By Alex Norris
In October 2016, the Tunisian High Authority of Audiovisual Communication (HAICA) made headlines when it suspended the popular television program Andi Mankolek (“I have something to tell you”) for three months. The suspension followed a controversial episode in which host Alaa Chebbi blamed a teenage rape victim for her own assault, and encouraged her to marry her rapist. HAICA decided to suspend the show after finding that the victim was still a minor and the program had not taken appropriate steps to safeguard her identity or mental health. The text of the decision called Chebbi’s treatment of the girl “a violation of human dignity.” The show returned to the El-Hiwar Ettounsi network on January 20th, but only after hiring a legal advisor and taking steps to improve their pre-show research process.
HAICA was originally established in 2013 to regulate Tunisia’s media sector in the wake of the 2011 revolution, which left a chaotic media sector filled with competing public and private interests. The objective of the media regulator is to create a stable and pluralistic media environment that serves the public interest. However, this task is challenging and can often cause controversy, as it did with the suspension of Andi Mankolek. In order to shed some light on HAICA and Tunisia’s challenging post-revolution media environment, I spoke with Saloua Ghazouani Oueslati, the Tunisia Director for Article 19. Her answers have been lightly edited for length and clarity.
What role has the HAICA played in post-revolution Tunisia? Would you say its role has been positive or negative?
HAICA was formally established in May 2013, and its creation represents an important milestone in the regulation of the broadcasting media in Tunisia. Since its establishment, HAICA has approved approximately 30 private and community TV and radio stations. The Tunisian media landscape is therefore more diverse than ever before, and now includes a range of public, private, and community outlets. However, the media sector is facing many challenges, such as the financial sustainability of community and local private radios, and the dominance of political money. Furthermore, the professionalization of the media sector and quality journalism remain major challenges in Tunisia. HAICA has already faced attacks from some media stakeholders, particularly those established before the revolution, like Nessma TV, and stations that HAICA has sanctioned, like El-Hiwar Ettounsi. These attacks have contributed to a weakening of the nascent media regulatory body.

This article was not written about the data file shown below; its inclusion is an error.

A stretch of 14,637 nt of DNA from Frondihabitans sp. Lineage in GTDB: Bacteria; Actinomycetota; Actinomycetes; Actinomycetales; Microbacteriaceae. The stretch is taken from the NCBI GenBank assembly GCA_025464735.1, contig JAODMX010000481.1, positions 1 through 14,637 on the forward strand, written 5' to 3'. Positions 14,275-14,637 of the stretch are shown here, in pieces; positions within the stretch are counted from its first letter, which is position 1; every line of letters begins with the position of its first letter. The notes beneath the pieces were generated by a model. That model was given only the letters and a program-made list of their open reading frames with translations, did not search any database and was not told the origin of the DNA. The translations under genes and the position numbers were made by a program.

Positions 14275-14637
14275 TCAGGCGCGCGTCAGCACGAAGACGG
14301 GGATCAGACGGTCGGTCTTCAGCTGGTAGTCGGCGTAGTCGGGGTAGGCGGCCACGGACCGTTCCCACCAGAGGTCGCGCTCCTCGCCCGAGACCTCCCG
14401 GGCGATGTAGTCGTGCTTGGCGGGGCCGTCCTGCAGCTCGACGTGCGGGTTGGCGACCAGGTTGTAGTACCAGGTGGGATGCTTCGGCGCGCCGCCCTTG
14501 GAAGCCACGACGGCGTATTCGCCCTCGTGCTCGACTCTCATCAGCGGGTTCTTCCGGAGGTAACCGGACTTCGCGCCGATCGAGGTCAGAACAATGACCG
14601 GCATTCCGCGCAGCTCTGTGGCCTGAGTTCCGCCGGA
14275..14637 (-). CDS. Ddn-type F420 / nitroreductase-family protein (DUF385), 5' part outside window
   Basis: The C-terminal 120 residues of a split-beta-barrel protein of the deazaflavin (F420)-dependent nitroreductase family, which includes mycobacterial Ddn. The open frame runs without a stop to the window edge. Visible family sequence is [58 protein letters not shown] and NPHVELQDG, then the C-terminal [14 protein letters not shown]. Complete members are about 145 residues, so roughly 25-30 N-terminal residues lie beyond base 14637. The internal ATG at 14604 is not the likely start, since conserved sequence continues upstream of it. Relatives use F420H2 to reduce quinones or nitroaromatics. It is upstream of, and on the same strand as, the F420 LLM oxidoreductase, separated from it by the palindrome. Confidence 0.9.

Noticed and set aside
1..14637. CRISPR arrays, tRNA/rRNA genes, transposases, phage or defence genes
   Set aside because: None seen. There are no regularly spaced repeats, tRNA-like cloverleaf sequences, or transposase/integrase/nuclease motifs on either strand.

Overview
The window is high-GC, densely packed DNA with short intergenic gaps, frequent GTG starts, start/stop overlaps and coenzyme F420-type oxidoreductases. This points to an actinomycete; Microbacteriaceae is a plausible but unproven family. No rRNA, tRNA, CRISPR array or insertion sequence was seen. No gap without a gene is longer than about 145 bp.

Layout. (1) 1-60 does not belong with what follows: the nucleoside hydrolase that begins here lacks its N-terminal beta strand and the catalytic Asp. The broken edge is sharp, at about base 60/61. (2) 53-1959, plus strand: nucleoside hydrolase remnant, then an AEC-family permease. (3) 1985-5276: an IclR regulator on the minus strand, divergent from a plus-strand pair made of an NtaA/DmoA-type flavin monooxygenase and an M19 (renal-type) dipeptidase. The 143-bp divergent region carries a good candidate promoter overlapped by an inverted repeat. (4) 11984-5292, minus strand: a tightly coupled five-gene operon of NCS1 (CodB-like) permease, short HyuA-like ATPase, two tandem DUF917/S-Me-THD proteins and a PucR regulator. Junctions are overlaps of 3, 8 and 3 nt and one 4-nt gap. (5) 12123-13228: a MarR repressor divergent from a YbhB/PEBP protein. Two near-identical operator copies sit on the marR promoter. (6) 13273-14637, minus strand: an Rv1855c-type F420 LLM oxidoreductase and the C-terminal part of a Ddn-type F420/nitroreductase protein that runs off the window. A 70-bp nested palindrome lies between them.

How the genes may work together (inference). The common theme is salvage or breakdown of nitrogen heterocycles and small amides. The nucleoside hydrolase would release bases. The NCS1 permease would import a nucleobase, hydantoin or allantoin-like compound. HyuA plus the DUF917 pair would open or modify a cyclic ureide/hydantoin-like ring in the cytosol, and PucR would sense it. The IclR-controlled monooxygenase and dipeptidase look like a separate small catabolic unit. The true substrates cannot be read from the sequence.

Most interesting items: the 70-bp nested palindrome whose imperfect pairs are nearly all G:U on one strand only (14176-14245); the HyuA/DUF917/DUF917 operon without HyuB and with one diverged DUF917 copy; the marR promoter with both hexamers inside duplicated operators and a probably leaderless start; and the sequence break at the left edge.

How does the HAICA ruling against the television show Andi Mankolek fit with its previous work? Is it consistent or a departure?
It is consistent with its other actions in the past. For example, during 2015 alone HAICA made 25 decisions against television and radio stations. The majority of these have been for “violating human dignity.” Eight of these decisions were against El-Hiwar Ettounsi, which is the television station on which Andi Mankolek airs.
HAICA began regulating programs in 2014. Most of the regulator’s interventions have involved cases involving a violation of human rights or abuse of the rules on media coverage during elections. In a very politicized post-revolutionary context, HAICA was able to take hard decisions to preserve respect for human rights. In many cases, these decisions were welcomed by some human rights organizations and actors in the media sector. However, they have also triggered campaigns against HAICA and media regulation as such. The media environment in Tunisia is still relatively fragile, and the efforts of HAICA represent only a start towards preserving their freedom and independence against the interference of the government and politicians.